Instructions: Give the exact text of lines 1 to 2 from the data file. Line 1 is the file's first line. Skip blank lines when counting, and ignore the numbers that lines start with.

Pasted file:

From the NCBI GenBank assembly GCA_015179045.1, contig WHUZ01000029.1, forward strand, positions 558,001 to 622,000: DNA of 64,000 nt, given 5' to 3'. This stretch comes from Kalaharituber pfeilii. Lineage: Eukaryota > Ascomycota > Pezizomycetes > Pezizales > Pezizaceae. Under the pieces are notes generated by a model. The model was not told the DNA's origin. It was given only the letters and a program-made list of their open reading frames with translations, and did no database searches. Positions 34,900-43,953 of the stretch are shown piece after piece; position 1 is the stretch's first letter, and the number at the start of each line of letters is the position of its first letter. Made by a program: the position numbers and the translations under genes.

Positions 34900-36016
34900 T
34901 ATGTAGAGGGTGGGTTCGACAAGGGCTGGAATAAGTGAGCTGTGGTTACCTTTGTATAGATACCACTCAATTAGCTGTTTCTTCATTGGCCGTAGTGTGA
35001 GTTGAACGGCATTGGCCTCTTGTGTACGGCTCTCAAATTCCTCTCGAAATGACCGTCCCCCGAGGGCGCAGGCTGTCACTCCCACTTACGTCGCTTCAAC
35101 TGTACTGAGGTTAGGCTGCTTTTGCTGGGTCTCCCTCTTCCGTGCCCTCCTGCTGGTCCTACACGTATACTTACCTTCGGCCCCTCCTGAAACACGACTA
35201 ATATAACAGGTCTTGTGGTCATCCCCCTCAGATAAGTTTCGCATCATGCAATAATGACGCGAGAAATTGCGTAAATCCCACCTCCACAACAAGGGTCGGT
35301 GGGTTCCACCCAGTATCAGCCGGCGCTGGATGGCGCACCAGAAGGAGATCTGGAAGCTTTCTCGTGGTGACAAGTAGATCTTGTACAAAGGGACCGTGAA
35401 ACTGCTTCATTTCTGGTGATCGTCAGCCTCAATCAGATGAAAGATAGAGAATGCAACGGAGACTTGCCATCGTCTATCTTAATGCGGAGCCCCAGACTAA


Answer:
From the NCBI GenBank assembly GCA_015179045.1, contig WHUZ01000029.1, forward strand, positions 558,001 to 622,000: DNA of 64,000 nt, given 5' to 3'. This stretch comes from Kalaharituber pfeilii. Lineage: Eukaryota > Ascomycota > Pezizomycetes > Pezizales > Pezizaceae. Under the pieces are notes generated by a model. The model was not told the DNA's origin. It was given only the letters and a program-made list of their open reading frames with translations, and did no database searches. Positions 34,900-43,953 of the stretch are shown piece after piece; position 1 is the stretch's first letter, and the number at the start of each line of letters is the position of its first letter. Made by a program: the position numbers and the translations under genes.

Positions 34900-36016